Astha, a baby girl in Nepal, fell from her mother’s lap into a fire during a traditional ceremony when she was two months old, sustaining severe burns to her face and right hand.
Astha was unable to get the immediate treatment that she needed, and as her injury began to heal, scars formed over her face to the point that her mouth was sealed almost completely closed. She was only able to eat through a small eyedropper and was unable to suck. Shortly before members of a ReSurge team arrived, Astha’s mother brought her to the hospital where our Surgical Outreach Program operates year-round.
While at the hospital, Dr. Nancy Chee, an occupational therapist and long-time ReSurge volunteer, and Mohan Dangol, a hand therapist working with our Surgical Outreach Program in Kathmandu whom Dr. Chee has trained for many years, were able to fashion a small plastic splint that could be hooked onto the corners of Astha’s mouth. Using a rubber band extended behind her head, her mouth was stretched open to just over 0.5 cm. They changed and adjusted the splint regularly, and within days, her mouth opened to almost 1.5 cm and she was able to suck.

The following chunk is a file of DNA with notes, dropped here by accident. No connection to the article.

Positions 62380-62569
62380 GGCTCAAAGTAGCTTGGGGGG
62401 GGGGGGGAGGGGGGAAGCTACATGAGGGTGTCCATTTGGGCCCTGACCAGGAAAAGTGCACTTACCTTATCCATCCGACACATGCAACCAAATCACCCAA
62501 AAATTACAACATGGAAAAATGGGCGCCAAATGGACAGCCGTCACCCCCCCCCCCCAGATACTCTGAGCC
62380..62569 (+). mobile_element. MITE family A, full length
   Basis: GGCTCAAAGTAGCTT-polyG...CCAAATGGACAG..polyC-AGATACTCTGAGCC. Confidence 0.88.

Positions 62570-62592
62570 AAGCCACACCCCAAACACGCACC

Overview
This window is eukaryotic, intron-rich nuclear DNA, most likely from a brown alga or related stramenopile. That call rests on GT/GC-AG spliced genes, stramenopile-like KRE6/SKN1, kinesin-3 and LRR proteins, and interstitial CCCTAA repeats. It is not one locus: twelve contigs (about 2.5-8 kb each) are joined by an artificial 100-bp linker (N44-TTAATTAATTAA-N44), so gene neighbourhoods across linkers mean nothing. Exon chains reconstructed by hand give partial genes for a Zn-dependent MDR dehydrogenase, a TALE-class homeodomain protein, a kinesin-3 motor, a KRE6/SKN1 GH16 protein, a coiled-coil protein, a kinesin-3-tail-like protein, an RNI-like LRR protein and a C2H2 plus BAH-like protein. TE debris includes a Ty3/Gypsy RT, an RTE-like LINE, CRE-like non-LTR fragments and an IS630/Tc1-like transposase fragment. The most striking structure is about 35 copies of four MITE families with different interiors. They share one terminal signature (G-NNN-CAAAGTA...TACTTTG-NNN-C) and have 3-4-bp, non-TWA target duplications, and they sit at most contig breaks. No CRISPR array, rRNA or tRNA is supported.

In sharing the story, Dr. Chee reflected proudly on how ReSurge’s training had equipped Mohan to help Astha and many other patients. She said Astha’s mother was ecstatic with her daughter’s progress and hoped that with her mother’s persistence and dedication, Astha would survive and thrive.